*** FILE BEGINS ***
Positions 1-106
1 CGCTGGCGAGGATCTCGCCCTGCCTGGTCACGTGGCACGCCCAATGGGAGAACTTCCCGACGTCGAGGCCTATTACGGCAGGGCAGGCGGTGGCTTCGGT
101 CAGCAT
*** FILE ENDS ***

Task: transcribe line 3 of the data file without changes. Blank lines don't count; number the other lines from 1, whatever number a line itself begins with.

101 CAGCAT